Waris tried to find small triumphs and reasons to smile during his treatment. He asked his best friend to give him a Mohawk before his hair fell out, and once dressed up as Mr. Clean when he was completely bald. His family, friends and doctors were ever-present, but like many others faced with a life-threatening diagnosis, at times he felt isolated. “Imagine being the puffy-cheeked bald kid, walking around knowing that everybody is looking at you because you have cancer,” he says. “It’s really lonely.”

After months of intense treatment, Waris’s cancer became undetectable. He had CAT scans every few months for two years. And while he knows there’s always a chance it can return, he smiles as he says, “I am ten years cancer free. It’s exciting.”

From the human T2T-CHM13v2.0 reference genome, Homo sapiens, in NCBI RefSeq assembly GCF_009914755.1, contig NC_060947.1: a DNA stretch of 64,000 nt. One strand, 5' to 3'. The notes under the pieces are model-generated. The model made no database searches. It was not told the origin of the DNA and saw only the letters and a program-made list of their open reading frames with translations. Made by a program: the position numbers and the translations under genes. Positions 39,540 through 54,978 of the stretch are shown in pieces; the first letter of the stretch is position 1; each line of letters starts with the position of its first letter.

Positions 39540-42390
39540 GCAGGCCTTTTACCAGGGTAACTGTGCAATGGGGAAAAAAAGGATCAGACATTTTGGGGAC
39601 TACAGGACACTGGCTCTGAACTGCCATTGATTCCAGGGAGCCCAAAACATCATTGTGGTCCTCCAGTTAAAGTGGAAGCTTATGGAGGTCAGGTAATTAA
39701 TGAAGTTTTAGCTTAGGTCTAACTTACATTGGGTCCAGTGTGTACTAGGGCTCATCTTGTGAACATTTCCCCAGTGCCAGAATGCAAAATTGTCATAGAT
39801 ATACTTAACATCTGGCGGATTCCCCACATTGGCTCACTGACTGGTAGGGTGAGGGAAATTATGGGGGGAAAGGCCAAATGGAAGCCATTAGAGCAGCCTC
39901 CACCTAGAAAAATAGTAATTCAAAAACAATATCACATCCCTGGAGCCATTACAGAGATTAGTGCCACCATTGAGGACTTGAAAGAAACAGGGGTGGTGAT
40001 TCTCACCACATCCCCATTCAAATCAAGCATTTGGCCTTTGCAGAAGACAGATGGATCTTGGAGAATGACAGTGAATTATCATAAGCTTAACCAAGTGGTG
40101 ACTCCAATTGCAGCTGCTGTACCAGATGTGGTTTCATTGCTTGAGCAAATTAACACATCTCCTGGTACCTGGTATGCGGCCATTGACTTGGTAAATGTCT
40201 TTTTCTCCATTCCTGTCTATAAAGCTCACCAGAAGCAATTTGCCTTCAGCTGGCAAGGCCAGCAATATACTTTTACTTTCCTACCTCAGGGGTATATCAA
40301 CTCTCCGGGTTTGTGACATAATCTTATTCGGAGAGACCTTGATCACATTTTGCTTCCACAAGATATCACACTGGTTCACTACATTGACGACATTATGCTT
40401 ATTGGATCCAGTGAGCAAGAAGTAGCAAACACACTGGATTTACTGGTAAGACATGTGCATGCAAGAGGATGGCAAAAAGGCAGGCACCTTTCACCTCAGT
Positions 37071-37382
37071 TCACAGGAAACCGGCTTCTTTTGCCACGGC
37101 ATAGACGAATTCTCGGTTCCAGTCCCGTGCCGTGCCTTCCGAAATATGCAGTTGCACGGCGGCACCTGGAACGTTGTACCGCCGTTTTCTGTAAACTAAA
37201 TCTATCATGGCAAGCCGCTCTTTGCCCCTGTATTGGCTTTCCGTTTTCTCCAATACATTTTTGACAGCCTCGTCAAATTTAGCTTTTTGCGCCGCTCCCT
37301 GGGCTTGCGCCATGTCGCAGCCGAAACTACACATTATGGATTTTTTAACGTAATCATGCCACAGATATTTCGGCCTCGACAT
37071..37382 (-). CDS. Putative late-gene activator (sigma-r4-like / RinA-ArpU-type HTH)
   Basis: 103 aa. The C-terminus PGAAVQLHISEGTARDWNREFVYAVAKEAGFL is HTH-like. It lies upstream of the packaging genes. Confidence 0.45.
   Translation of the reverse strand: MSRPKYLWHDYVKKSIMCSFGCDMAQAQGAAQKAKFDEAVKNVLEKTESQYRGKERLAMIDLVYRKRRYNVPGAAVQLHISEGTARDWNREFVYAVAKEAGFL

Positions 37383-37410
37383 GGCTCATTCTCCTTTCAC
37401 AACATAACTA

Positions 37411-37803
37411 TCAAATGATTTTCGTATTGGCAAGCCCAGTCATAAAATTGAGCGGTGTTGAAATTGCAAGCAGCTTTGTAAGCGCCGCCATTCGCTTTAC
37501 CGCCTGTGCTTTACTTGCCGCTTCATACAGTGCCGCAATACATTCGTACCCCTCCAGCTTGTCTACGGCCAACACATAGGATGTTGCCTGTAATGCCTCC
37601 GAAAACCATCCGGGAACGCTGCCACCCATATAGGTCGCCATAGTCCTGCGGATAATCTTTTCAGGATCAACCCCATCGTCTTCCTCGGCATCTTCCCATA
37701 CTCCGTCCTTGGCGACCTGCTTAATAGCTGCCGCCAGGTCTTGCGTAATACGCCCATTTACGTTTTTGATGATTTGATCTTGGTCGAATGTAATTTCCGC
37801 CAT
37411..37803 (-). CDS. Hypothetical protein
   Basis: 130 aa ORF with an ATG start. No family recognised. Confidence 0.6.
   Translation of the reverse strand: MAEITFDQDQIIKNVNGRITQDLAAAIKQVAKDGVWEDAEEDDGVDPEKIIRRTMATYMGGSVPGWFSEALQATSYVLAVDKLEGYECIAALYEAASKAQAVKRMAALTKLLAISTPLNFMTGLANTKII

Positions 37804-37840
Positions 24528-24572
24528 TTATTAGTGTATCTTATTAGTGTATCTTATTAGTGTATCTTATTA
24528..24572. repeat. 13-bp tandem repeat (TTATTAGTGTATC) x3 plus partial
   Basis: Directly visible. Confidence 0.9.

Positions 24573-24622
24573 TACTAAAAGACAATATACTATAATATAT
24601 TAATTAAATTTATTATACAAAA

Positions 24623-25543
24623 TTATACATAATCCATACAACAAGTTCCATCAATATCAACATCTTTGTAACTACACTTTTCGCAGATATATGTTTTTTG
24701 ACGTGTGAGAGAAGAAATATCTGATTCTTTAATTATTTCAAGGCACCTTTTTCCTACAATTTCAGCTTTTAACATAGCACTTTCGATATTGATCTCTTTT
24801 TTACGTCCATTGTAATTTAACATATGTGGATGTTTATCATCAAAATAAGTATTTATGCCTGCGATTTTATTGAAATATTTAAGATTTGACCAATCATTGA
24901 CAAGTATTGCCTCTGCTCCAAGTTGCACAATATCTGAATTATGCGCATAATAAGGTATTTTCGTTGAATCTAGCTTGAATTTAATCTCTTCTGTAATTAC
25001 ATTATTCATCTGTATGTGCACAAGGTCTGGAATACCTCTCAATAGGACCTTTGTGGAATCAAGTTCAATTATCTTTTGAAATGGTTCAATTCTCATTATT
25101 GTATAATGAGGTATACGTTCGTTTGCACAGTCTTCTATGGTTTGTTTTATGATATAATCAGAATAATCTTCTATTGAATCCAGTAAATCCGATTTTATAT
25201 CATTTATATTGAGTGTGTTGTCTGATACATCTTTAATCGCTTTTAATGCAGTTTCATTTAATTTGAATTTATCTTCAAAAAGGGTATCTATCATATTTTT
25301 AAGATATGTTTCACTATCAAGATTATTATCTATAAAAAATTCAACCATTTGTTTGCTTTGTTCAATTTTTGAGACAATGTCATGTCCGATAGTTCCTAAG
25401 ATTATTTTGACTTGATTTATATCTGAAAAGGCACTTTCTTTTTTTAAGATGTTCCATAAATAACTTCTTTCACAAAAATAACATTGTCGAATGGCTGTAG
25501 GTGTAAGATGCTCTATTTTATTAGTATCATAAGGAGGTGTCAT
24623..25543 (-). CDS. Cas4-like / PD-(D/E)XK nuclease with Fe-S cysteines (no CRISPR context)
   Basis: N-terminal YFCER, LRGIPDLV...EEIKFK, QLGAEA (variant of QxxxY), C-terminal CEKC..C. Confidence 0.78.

Now 19 years old, Waris is a first-year college student in Karachi, studying. He wants to become a Pilot, but he knows he will the medical test. He’d originally planned on going into business, encouraged by his parents and his own interest. But being a cancer survivor at such a young age had defined a large piece of him. “I recognized that for the rest of my life I’m going to forever be passionate about fighting cancer,” he explains. “So, if I can do that for a living then every single day I go into work I’m going to be excited.”

Reflecting on all he’s been through, Waris wants to thank his family. His mother, who was there every step of the way. His brother, who he joking calls annoying while sharing tearful gratitude. His extended family, who joyfully dance with each other in the living room.

“They don’t know how to love a little, they only know how to love a lot.”